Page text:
The art, too, is VERY good, and not just the fanservice part. I really liked how well the backgrounds, monsters etc. looked. Heck even the real world looked nice!

I hope feminist readers don’t go “Ugh! How sexist!” because the (real) female characters are good- if a bit shallow (but then, so is everyone else- but the comic is starting, and hopefully there will be character growth, especially about Sally getting to like the male players.)

You can read these issues for FREE at: https://irrationalcomics.wordpress.com/ Be sure to leave them some comments!


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Escha & Logy: Short but Sweet

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Ever seen a show you found yourself liking unexpectedly, only to be surprised when it ended so soon? Yeah, that happened to me with Atelier Escha & Logy: Alchemists of the Dusk Sky.

To be specific: Escha & Logy is based on the game of the same name, which is part of the Atelier line of Role Playing Video Games (noted for all having a female protagonist who practices Alchemy.) Within the line, there’s a recent trilogy, known as the Dusk Trilogy, set in a world affected by a mysterious event known as “The Dusk” which caused it to slowly grow more and more arid. Escha’s game is the second in the trilogy, although you do not need to have seen the previous one (Atelier #14, known as Ayesha) at all to understand this series. (The subtitled version I saw did however, point out which characters had previously appeared in Ayesha.)

The series takes place in Corset, a town in the desert’s frontier, established to attempt to reach the mysterious Floating Ruins. Like other ruins in this world, they were left behind by a civilization with more advanced alchemy- who disappeared mysteriously. Unlike the other ruins, these float in the sky surrounded by winds and debris that makes approach by balloon impossible.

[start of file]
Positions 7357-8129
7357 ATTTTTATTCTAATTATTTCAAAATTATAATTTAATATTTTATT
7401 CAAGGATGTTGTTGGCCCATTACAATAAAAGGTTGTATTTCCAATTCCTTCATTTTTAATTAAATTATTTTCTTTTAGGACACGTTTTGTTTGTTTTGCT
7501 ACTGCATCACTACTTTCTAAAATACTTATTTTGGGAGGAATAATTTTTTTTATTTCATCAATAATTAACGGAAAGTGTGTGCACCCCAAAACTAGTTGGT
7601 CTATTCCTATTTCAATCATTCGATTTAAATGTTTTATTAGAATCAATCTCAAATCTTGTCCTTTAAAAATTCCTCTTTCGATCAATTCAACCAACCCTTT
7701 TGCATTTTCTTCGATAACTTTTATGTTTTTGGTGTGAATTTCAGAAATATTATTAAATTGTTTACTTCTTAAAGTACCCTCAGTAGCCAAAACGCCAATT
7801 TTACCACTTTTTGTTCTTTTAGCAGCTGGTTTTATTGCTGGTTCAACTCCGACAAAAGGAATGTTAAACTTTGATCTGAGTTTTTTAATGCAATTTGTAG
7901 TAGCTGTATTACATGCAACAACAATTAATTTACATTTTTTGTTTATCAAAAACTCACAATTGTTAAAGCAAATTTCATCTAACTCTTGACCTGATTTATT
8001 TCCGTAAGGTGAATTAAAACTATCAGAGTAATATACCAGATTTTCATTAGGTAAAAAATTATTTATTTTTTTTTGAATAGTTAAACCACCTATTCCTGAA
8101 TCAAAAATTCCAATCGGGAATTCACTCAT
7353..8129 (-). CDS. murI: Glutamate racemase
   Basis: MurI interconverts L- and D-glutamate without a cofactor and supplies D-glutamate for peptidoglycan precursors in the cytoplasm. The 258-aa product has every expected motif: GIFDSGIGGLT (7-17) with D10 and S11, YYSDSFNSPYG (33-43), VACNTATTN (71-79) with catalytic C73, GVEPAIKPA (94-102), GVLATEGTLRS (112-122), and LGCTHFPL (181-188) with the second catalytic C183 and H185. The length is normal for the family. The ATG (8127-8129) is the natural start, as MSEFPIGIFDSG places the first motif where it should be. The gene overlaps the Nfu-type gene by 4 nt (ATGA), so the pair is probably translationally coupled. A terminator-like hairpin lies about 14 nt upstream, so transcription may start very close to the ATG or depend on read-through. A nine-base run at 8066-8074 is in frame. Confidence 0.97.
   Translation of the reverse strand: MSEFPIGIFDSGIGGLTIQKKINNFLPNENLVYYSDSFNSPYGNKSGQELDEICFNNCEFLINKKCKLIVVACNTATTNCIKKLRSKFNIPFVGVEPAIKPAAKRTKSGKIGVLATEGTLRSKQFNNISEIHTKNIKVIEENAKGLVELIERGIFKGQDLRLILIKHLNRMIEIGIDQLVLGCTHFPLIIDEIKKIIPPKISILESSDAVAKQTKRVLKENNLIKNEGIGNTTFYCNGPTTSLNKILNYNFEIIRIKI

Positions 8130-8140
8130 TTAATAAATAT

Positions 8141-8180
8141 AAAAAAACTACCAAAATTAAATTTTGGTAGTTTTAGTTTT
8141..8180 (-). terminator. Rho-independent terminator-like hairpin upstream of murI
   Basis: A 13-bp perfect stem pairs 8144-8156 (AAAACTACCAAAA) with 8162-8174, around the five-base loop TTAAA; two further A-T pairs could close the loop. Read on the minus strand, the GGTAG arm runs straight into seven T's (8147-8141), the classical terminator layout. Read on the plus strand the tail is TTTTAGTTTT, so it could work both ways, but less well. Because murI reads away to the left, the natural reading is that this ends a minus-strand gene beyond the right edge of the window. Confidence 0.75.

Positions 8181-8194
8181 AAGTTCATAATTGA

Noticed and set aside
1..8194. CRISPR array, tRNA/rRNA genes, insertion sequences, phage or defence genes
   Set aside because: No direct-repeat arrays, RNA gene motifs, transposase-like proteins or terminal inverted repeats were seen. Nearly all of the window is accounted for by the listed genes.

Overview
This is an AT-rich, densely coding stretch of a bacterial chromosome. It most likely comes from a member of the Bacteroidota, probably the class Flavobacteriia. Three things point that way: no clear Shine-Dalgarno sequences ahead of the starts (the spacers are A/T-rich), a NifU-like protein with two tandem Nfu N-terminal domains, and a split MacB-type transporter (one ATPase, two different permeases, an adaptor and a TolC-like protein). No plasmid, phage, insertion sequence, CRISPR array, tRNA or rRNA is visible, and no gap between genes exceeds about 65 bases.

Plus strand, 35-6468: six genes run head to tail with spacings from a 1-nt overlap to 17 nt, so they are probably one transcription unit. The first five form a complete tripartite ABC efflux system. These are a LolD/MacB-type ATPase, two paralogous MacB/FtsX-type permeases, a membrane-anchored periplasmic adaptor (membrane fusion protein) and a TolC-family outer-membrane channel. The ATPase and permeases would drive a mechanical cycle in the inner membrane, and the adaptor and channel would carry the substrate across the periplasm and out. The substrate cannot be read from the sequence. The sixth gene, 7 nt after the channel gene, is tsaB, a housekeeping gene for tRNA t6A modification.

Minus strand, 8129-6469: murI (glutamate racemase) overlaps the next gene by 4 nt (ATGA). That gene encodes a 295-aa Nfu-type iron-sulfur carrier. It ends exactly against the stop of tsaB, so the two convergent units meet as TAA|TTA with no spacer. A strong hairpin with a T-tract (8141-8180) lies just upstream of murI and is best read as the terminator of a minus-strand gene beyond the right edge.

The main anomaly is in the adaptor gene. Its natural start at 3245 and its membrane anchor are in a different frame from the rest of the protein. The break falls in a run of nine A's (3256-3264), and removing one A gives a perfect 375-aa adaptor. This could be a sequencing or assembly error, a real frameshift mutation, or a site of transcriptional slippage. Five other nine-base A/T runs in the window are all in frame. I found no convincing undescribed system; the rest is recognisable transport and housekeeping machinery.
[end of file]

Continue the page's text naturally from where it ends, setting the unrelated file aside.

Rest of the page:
Escha is a young female alchemist who, at the beginning of the series, joins the local Research & Development Branch formally (but had already been helping them for a while.) Her dream since childhood is to be among the first people to reach the Floating Ruins. She gets paired with a newcomer, a young warrior named Logy who transferred from Central City for his own reasons (if you think he has a tragic past, you’d be right- more or less.) At first I feared he and Escha wouldn’t get along, but quite the opposite, they ended up playing the old I-like-him/her-but-cannot-say-it game. Which is usually reserved for younger characters. It was cute though.

Other characters slowly join the cast, most of them bringing quirks of their own which are used effectively. Among them, there’s Willbell, the witch-in-training whose greed often gets the others in trouble; and Lusca, the no-nonsense female warrior with a rather bizarre secret (which is actually not explained in the show- unless they are planning a second season? I hope so.)

The main mystery of the show is, of course, The Floating Ruins. Who’s in there in and why is it isolated? Actually the first question is very clearly hinted at in the credits which shows a girl with iridescent hair standing in the ruins. And once revealed, her secret isn’t that amazing- not if you are used to watching science fiction and fantasy. Still, the show manages to move you with her story.

The series does have a couple of surprises at the end, though. I’m not going to spoil them, other than to say I went “Really? That’s how they are going to end it?” Given how by the numbers the show was, I expected a more typical ending. Since I haven’t seen the games, I have no idea if this is because the story doesn’t end there. (Note: Atelier #16 stars different characters.)

Still, I can say this: for such a short (only 12 episodes) typical fantasy show, I really enjoyed E & L. Maybe because of its slice-of-life approach that focused on each character at least once. It was very funny, too- I particularly liked the episodes with the Cursed Tail and the (obligatory) Hot Springs episode!

Highly recommended for: fans of fantasy, comedy, romance, and the Atelier games.